Honestly my DD weaned herself by grabbing my toast off my plate and shoving it into her mouth (a few days before she turned 6 months) so I would just give it however it suits you to cut up.

BarbiesWorld Sat 28-Nov-20 17:44:20

Also, and tell me to bugger off by all means, but I worked in a childcare for years and the parents who were scared of choking never seemed to progress from very smooth food. So I'd keep an eye on making sure you start to/are giving lumpy food when spoon feeding.

Comfortzone Sat 28-Nov-20 17:44:58

Sorry didn't realise other posters had mentioned gag reflex - but it's so important as a human reflex and let it develop at this age as a kind of survival skill or a bodily instinct like thirst or hunger etc

pooopypants Sat 28-Nov-20 17:47:52

Bread - toaster - butter - quarters - child

user1493413286 Sat 28-Nov-20 17:50:44

I used to do it like that for DD but now with DS I just do it in quarters; either is fine. I find toast quite good as you can put so many different foods on it for them to try.

grassisjeweled Sat 28-Nov-20 17:56:32

Honestly op, I was exactly the same. I was freaking out at the balling up of bread too.

JanewaysBun Sat 28-Nov-20 18:00:37

Quarters for sure but I didn't used to toast bread as I HATE toast crumbs

LividJamas Sat 28-Nov-20 18:00:57

Probably a bit thicker than that, but I do do it in strips. I found the worst gagging so far was on a strip of crumpet that he shoved in sideways. It did all ball up in his mouth in a doughy wad.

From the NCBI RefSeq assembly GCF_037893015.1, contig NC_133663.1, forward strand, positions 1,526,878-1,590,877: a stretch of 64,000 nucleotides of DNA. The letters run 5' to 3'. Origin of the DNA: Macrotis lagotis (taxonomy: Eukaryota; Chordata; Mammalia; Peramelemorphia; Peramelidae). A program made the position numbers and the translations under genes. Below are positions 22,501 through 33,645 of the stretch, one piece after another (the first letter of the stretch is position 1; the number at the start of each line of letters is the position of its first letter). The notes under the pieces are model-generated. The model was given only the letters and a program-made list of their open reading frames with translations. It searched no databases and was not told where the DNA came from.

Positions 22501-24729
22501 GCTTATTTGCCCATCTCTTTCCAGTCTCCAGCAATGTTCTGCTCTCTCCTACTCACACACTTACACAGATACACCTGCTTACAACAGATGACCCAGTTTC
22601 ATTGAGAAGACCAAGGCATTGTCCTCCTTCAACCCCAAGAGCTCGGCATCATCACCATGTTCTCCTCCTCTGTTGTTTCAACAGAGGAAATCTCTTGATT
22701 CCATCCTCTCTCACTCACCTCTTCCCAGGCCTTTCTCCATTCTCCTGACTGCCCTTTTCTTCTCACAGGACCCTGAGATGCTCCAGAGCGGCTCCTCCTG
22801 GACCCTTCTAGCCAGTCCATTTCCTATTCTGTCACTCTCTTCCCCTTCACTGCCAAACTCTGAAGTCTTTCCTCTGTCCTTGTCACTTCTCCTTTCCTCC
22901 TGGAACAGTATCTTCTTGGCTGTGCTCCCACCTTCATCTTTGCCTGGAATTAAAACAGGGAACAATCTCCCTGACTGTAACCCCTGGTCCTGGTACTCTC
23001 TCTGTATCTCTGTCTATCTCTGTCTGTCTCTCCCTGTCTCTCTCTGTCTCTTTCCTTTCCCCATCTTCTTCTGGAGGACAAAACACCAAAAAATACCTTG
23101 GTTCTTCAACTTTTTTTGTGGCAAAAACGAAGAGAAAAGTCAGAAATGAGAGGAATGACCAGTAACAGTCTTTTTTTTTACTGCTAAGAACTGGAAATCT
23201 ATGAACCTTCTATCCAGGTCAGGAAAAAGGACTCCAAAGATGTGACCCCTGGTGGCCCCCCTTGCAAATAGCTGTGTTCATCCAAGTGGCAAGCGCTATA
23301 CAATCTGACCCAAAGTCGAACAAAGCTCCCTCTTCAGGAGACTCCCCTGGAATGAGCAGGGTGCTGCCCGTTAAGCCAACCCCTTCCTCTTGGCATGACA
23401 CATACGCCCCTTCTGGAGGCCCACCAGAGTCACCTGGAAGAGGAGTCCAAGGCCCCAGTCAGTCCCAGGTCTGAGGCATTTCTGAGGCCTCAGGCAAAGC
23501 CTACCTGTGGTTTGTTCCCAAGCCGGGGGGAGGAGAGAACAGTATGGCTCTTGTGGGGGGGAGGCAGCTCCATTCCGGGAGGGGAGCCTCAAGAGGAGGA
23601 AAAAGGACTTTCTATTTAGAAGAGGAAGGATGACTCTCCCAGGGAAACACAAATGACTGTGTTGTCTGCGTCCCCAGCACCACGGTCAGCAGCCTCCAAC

Mumtoalittlegirl Sat 28-Nov-20 18:14:08

If you’re on Facebook I would really recommend a group called baby lead weaning for beginners. Really helped my confidence with BLW (I know you’re not doing it completely but still).

9 months is absolutely fine for toast, you can give it as it is or however really as it is not a choking hazard. The only thing you need to avoid would be peanut butter (where is can be squished into a ball).

Other than that avoid the usual grapes/ hard rounded things etc.

Also they don’t need teeth! My little girl had very few teeth at that age but was eating normal meals with us, we’d just adapt them slightly (much to MiL’s horror).

sbhydrogen Sat 28-Nov-20 21:31:30

That looks okay to me! Your baby might splutter a bit but it's important to get them used to solids. Within the month they'll be chomping down happily on toast with all sorts of fun things on it!

SaveWaterDrinkGin Sat 28-Nov-20 21:53:05

Yes, in the nicest possible way, you’re being ridiculous.

Your baby needs to learn to manage solid food and two or three times a week isn’t going to cut it. Your baby has lots of natural inbuilt mechanisms to avoid choking, one of which is allowing them to actually bite off their own pieces of food and work out how much they should have in their own mouths.

I second pp’s suggestions that you need to do some reading up on baby led weaning and how your child is perfectly capable of coping with solid food. Understand the difference between choking and gagging. Do a baby first aid course. Then relax.

GrumpyHoonMain Sat 28-Nov-20 23:00:59

At 9 months I cut into wide strips. He’s nearly 12 months old and I now give him halves or quarters.